"First, assuming that having and maintaining social connections is vital to human functioning, the opioid theory of social attachment suggests that endogenous opioids are released during these experiences of social bonding, which then underlie the pleasant feelings of social bonding to positively reinforce the formation of such bonds. Based on this theory, studies have shown that naltrexone reduces feelings of social connection, especially to one’s closest others (21, 22). Reduced positive associations with signicant others, especially the deceased, may make bereavement feel less lonely and isolated while diminishing the reward derived from reminiscing about the deceased. Second, meta-analysis conrms that naltrexone reduces craving in patients with alcohol dependence (23); in PGD, craving the deceased is the core symptom 2017 (5). Thus, naltrexone may reduce the craving for the deceased, and thereby severity of PGD. Given these findings, we predict that naltrexone will provide a pharmacological way to dampen the benefits of social bonding while reducing the yearning or craving for the deceased loved one, which would reduce the severity of PGD."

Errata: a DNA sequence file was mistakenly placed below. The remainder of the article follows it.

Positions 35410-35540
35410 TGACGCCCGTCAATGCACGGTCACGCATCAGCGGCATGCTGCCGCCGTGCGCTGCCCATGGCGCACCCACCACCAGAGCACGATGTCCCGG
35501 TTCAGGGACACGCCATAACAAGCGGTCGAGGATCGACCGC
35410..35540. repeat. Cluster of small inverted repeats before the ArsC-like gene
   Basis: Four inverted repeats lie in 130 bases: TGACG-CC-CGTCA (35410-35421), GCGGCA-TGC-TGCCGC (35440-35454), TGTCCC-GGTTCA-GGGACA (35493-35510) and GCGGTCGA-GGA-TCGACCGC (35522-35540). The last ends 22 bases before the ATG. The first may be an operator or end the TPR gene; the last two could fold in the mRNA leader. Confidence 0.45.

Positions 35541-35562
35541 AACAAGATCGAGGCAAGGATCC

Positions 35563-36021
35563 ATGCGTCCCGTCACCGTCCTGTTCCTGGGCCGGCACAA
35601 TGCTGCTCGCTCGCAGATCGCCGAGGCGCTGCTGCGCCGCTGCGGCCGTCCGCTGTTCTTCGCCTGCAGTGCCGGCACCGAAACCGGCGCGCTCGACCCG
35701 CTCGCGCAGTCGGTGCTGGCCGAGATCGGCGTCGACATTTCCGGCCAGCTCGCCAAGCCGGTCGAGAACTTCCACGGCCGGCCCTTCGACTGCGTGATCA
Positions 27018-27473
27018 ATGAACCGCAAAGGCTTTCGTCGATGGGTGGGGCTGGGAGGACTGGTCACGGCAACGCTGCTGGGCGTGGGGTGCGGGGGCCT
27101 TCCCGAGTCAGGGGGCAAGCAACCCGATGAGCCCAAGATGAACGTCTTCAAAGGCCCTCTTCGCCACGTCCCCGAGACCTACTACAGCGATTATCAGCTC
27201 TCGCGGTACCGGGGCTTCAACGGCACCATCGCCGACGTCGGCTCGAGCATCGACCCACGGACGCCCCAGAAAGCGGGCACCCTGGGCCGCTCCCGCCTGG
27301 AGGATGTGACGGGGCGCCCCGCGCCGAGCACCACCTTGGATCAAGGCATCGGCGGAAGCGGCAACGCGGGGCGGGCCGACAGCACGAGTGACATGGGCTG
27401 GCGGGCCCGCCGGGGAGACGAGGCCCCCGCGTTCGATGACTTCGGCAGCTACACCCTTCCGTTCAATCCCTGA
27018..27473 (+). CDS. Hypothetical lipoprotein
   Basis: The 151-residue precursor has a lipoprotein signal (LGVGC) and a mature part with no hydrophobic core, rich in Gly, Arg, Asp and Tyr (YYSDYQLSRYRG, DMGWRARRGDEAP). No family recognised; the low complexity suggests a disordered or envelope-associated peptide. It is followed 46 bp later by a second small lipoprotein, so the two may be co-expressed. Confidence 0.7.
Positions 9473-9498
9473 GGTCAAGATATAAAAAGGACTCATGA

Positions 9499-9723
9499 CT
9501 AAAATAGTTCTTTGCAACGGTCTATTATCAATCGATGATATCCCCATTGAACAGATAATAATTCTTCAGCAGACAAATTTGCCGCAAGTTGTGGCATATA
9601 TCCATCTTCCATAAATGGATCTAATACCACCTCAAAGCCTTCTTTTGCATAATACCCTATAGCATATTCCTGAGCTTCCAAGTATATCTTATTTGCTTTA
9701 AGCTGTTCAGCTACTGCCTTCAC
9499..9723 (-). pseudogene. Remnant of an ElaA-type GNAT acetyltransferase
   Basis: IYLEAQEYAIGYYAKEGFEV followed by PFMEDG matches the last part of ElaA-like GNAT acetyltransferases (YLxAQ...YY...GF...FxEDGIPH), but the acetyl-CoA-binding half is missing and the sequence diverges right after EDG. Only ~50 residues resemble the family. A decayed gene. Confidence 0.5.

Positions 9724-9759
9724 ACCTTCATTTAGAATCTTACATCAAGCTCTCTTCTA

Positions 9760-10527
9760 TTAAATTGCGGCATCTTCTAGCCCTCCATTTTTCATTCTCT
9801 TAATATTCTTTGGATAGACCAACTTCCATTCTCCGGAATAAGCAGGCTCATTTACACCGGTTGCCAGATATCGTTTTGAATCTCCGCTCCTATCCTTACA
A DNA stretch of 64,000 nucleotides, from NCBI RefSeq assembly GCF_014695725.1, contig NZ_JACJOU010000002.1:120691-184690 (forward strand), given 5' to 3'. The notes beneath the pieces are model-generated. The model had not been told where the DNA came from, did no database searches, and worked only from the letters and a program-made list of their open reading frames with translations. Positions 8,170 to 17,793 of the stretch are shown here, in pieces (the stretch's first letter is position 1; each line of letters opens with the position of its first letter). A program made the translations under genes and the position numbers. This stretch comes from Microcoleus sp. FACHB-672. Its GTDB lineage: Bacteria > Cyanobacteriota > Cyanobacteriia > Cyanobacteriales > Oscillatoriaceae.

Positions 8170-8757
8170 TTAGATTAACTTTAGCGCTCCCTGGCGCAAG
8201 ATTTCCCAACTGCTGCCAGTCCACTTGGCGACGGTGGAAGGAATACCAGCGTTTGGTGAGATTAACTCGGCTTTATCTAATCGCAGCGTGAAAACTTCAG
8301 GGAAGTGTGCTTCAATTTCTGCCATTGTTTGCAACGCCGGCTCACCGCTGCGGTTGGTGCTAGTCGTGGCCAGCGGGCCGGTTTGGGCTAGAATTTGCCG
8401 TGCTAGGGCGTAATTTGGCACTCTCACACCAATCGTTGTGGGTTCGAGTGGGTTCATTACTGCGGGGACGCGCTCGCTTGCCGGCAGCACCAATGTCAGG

Imagine a mother of three whose youngest child dies of cancer. She takes naltrexone which abates her intense sense of connection to her child who died... and to her other children. This is a desired mechanism of action? Sounds quite risky to her living children, even if she did want to disconnect from her child who died (which, I assure you, is quite rare). Imagine feeling socially disconnected from all your potential sources of support in the aftermath of catastrophic loss. A drug that severs a sense a social bonding cannot target just one person, the person who died. It will affect all social connections. I'm not even sure how this passed an ethics review.
If this proposal makes sense to you, then feel free to explain this to me because from where I am, this is a terrifyingly dangerous proposition that teeters on the edge of social discrimination. In addition, already vulnerable BIPOC groups, who are grieving, may be at even greater risk because social connections are the basis of survival in an oppressive and prejudicial world. My colleagues and I wrote published our concerns and a critique of this study in a peer reviewed paper in May of 2022.